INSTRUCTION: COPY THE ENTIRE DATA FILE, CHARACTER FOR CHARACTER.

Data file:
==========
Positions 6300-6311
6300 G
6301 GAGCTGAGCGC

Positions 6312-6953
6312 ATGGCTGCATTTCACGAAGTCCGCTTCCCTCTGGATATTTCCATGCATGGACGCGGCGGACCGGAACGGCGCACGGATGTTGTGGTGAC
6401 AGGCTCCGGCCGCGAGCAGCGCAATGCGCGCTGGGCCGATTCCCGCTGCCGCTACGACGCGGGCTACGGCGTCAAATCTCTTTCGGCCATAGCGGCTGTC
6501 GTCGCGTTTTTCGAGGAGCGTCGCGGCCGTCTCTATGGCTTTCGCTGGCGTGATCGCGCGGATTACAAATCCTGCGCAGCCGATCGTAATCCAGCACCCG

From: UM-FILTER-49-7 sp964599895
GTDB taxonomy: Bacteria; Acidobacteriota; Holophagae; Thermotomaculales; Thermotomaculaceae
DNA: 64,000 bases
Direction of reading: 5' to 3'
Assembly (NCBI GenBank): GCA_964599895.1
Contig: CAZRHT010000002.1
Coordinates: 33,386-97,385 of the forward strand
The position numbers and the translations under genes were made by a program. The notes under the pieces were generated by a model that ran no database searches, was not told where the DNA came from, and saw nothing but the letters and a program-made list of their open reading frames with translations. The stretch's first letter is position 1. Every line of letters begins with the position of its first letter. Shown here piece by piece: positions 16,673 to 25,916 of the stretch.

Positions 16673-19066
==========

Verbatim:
Positions 6300-6311
6300 G
6301 GAGCTGAGCGC

Positions 6312-6953
6312 ATGGCTGCATTTCACGAAGTCCGCTTCCCTCTGGATATTTCCATGCATGGACGCGGCGGACCGGAACGGCGCACGGATGTTGTGGTGAC
6401 AGGCTCCGGCCGCGAGCAGCGCAATGCGCGCTGGGCCGATTCCCGCTGCCGCTACGACGCGGGCTACGGCGTCAAATCTCTTTCGGCCATAGCGGCTGTC
6501 GTCGCGTTTTTCGAGGAGCGTCGCGGCCGTCTCTATGGCTTTCGCTGGCGTGATCGCGCGGATTACAAATCCTGCGCAGCCGATCGTAATCCAGCACCCG

From: UM-FILTER-49-7 sp964599895
GTDB taxonomy: Bacteria; Acidobacteriota; Holophagae; Thermotomaculales; Thermotomaculaceae
DNA: 64,000 bases
Direction of reading: 5' to 3'
Assembly (NCBI GenBank): GCA_964599895.1
Contig: CAZRHT010000002.1
Coordinates: 33,386-97,385 of the forward strand
The position numbers and the translations under genes were made by a program. The notes under the pieces were generated by a model that ran no database searches, was not told where the DNA came from, and saw nothing but the letters and a program-made list of their open reading frames with translations. The stretch's first letter is position 1. Every line of letters begins with the position of its first letter. Shown here piece by piece: positions 16,673 to 25,916 of the stretch.

Positions 16673-19066